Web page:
Assessment of ventricular function
Echocardiographic and/or invasive hemodynamic data were available in 9 cases, showing normal cardiac structure and function in 7 cases (77.8%). There was 1 case with mild right ventricle enlargement in the context of significant atrial and ventricular ectopy, and 1 reduced left ventricle systolic function in a patient with prior myocardial ischemic disease.
EPS was performed in 6 cases (38.9%); 1 was normal, in 1 there was an accessory pathway, 2 showed dual atrioventricular node physiology, and 2 cases showed inducible VT, both of which had been referred for BiVT.
HPP is a genetic neuromuscular disorder characterized by episodes of focal or generalized skeletal muscle paralysis associated with hypokalemia.
In cases with negative genetic testing, HPP is diagnosed based on clinical presentation, serum potassium levels during paralytic attacks, and reduction in compound muscle action potential amplitude during or after exercise.
Propagation of action potentials induces a conformational change of the dihydropyridine receptor (DHPR), leading to opening of the type 1 ryanodine receptor (RyR1) anchored in the sarcoplasmic membrane,
CACNA1S, located in the chromosome 1q32.1, encodes the Cav1.1 protein, pore-forming α1-subunit of the L-type calcium channel DHPR, while SCN4A encodes the pore-forming α-subunit of the skeletal muscle voltage-gated sodium channel Nav1.4.
Although this would be expected to cause hyperpolarization of the membrane, in the presence of hypokalemia there are decreased outward potassium currents through inward rectifier channels, with a net potassium inward current, leading to paradoxical depolarization and subsequent paralysis.
We have reviewed several cases in which HPP occurred with different degrees and types of VT. In this manner, when considering subjects ≤16 years of age, spontaneous VT was observed at a frequency of 1.1 episodes/100,000 children per year,
It is thus possible that these cases of ventricular ectopy could have been unrelated to HPP. Nevertheless, we cannot dismiss the possibility that ECG abnormalities or arrhythmias and HPP could in fact be related.
Hypokalemia represents a major arrhythmogenic factor, as it can lead to early and late afterdepolarizations, reentrant circuits, and altered activation-repolarization coupling.
This could explain, at least in part, the genesis of arrhythmic events in the presence of hypokalemia. However, as exposed before, arrhythmias occurred in normokalemia in at least 7 cases.
Co-expression of altered ion channels in both the skeletal and cardiac muscle could represent a possible mechanism of these arrhythmias in HPP patients. In the case of the FLNC gene, mutations are known to cause arrhythmogenic cardiomyopathy and myofibrillar myopathy, which is associated with cardiomyopathy and peripheral neuropathy.
Regarding SCN4A mutations, although Nav1.4 represents about 1% of the sodium channels in the heart, SCN4A mutations have been identified in families with overlapping Brugada syndrome and nondystrophic myotonia.
Nevertheless, this concept would be insufficient to explain these findings, as SCN4A-related muscle channelopathies are caused by a Nav1.4 gain-of-function mutation, as opposed to the loss of-function mutation of NaV1.5 observed in SCN5A-related Brugada syndrome.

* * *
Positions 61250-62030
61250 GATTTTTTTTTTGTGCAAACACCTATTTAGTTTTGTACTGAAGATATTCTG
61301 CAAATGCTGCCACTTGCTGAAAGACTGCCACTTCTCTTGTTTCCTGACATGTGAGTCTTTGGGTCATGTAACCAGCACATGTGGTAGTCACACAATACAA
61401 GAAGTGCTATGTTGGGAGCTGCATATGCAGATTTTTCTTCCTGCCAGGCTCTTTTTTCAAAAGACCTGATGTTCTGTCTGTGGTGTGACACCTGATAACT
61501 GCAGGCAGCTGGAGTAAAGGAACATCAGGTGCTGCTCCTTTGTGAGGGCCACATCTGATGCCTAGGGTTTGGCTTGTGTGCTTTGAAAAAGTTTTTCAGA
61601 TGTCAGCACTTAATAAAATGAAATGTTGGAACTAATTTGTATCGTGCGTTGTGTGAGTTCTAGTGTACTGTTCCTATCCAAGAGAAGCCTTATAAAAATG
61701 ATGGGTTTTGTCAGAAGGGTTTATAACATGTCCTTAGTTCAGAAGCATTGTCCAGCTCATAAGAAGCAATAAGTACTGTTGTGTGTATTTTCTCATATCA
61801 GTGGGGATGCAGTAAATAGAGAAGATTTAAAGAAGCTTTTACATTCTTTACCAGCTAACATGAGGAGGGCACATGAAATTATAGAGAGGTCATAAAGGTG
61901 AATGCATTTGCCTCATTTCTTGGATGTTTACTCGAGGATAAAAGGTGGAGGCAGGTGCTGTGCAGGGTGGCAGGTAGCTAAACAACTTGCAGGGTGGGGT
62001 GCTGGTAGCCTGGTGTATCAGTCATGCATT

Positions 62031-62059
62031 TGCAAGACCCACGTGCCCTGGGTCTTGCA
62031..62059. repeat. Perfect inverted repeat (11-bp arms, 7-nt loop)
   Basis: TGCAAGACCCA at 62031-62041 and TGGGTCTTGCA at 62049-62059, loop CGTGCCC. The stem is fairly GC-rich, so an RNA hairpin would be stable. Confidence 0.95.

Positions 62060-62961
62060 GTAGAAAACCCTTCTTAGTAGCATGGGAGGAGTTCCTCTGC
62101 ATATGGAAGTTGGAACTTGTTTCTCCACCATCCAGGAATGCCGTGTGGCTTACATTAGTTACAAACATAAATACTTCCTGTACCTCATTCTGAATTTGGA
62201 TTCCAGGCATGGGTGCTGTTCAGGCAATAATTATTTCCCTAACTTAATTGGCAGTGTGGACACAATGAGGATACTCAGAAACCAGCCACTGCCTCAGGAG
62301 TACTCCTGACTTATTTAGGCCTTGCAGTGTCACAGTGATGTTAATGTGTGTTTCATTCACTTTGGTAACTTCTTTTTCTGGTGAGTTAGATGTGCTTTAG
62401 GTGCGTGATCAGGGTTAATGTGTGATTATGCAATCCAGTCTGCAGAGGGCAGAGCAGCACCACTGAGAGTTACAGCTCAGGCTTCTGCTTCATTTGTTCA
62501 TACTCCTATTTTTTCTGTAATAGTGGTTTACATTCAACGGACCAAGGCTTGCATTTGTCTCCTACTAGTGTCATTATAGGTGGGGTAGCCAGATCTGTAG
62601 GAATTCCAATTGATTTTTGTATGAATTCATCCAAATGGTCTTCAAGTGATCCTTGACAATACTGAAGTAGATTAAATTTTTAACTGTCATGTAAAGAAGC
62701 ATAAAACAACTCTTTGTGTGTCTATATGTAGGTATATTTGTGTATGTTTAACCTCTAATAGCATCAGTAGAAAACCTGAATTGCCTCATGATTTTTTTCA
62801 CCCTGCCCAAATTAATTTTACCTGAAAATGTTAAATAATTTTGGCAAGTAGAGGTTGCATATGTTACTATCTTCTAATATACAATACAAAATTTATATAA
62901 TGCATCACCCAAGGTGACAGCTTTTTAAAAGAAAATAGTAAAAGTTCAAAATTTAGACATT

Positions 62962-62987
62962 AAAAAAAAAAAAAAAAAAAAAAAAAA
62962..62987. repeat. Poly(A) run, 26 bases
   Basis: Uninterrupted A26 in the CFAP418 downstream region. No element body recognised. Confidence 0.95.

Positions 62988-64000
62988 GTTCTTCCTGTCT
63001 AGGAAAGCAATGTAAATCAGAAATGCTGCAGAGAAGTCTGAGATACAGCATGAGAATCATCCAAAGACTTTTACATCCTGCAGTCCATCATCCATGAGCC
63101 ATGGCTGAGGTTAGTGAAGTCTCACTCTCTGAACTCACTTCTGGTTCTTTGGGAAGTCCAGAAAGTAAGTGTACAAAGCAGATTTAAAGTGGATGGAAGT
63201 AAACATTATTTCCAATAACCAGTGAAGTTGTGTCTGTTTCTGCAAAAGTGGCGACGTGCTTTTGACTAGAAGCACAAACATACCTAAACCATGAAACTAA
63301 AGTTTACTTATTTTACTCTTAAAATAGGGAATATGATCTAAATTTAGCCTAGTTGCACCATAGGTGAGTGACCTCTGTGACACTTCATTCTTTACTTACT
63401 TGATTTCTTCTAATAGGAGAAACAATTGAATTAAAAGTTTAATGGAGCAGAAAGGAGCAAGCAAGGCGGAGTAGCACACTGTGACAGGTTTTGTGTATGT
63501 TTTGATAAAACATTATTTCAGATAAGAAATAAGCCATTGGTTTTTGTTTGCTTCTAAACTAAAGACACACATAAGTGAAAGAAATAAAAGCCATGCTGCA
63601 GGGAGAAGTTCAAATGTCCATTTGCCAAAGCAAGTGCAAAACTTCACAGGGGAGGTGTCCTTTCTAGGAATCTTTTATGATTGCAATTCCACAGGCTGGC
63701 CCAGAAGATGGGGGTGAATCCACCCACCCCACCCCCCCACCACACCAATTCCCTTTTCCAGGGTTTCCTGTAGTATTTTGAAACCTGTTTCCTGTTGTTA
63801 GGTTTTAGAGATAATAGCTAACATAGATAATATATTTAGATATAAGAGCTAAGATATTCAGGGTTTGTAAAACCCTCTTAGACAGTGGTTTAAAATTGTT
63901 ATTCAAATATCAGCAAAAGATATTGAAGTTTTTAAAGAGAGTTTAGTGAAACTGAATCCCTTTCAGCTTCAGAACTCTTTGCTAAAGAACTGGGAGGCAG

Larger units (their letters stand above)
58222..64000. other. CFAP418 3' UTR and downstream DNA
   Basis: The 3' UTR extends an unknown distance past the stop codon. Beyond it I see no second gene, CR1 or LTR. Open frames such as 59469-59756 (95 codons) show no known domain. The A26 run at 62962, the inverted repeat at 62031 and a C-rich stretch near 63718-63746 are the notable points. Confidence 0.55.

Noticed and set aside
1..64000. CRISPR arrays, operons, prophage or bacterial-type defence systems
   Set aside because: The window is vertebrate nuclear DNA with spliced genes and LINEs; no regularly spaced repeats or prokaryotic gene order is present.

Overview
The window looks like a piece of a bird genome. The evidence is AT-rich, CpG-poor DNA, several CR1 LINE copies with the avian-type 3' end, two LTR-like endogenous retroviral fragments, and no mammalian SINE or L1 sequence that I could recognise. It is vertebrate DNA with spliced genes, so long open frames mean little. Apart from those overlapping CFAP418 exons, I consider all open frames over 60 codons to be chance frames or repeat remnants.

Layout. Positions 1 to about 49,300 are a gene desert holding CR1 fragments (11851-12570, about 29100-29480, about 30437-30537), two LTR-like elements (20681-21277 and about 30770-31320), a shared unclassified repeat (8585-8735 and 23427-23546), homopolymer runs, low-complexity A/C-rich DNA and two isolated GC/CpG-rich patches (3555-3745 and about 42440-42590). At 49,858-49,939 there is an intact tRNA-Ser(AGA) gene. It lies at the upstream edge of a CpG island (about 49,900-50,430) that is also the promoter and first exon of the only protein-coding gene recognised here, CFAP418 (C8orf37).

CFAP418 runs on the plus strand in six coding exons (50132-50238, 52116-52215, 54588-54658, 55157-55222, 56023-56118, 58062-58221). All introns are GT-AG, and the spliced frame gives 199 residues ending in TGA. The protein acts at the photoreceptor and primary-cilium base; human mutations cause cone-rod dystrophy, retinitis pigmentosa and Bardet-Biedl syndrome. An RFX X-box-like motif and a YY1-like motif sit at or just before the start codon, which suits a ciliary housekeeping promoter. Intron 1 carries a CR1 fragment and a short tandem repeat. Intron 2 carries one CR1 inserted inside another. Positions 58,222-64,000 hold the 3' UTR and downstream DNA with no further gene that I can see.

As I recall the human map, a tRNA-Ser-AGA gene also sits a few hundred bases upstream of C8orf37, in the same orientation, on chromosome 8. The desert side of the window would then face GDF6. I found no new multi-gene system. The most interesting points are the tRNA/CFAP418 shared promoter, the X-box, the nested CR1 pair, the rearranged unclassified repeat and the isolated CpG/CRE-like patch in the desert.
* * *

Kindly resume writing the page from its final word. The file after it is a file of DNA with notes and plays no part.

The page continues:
Regarding the evaluation and risk stratification of cardiac arrhythmias in HPP patients with normal potassium levels, the authors suggest that, until further research confirms or denies any causal association, these should not differ from those occurring in non-HPP patients without known heart disease. Therefore, in the case of suspected/confirmed ventricular arrhythmias (VAs), these should include baseline ECG, cardiac imaging, ambulatory Holter (eventually followed by implantable loop recorder), and cardiac genetic testing.
Also, although both were performed in our patient, exercise stress testing and EPS should be individualized and should be considered for a prior history of adrenergic-related symptoms, evaluation of polymorphic VT, assessment of inducibility of sustained VAs, determination of medical/ablative therapy, or assessment of unexplained syncope.
Likewise, the authors consider that these patients could be managed as non-HPP patients with arrhythmias and a structurally normal heart. Thus, asymptomatic HPP patients with isolated ventricular ectopy should not be started on antiarrhythmics or undergo implantable cardioverter-defibrillator placement.
In this manner, a special consideration should be given to the effect of antiarrhythmics on HPP symptoms. Besides the theoretical effect of different antiarrhythmics on potassium serum levels, beta blockers have been reported to increase the episodes of muscular paralysis in patients with HPP and arrhythmias,
Therefore, we suggest that providers should be extremely cautious at the time of choosing an antiarrhythmic in these patients, and the decision of both proceeding with medical treatment and specific choice of medication should be agreed in an interdisciplinary fashion.
Finally, a special consideration needs to be addressed regarding ATS and the present study. ATS is characterized by the clinical triad of periodic paralysis, dysmorphic features, and typical ECG abnormalities (prolonged QT interval and prominent U waves), generally associated with ventricular arrhythmias.
The majority of cases are associated with loss-of-function mutations in the KCNJ2 (50%–60% of cases) or KCNJ5 (15%) genes, which encode the inward rectifying potassium channels Kir2.1 and Kir3.4, respectively. Kir2.1 is expressed in the skeletal muscle, heart, and brain, and pathogenic mutations lead to altered cell repolarization.
Owing to the fact that HPP and arrhythmias are encompassed in this entity, patients with ATS were excluded from our review and analysis. However, it is important to emphasize that, first, BiVT represents the hallmark arrhythmia in these patients
Because of these observations, we cannot disregard the fact that reports of HPP and arrhythmias, especially those reporting BiVT, could have been in fact patients with ATS. Nevertheless, we included these patients in our review, as we cannot rule out that these patients could have been in fact non-ATS HPP patients with cardiac arrhythmias.
HPP is a rare neuromuscular disease that can present with cardiac arrhythmias. Although the presence of a single pathogenic mechanism is unknown, we highlight the need for a comprehensive cardiovascular assessment in patients with HPP.
Funding Sources: This research did not receive any specific grant from funding agencies in the public, commercial, or not-for-profit sectors. Conflict of Interest: The authors have no interests to disclose.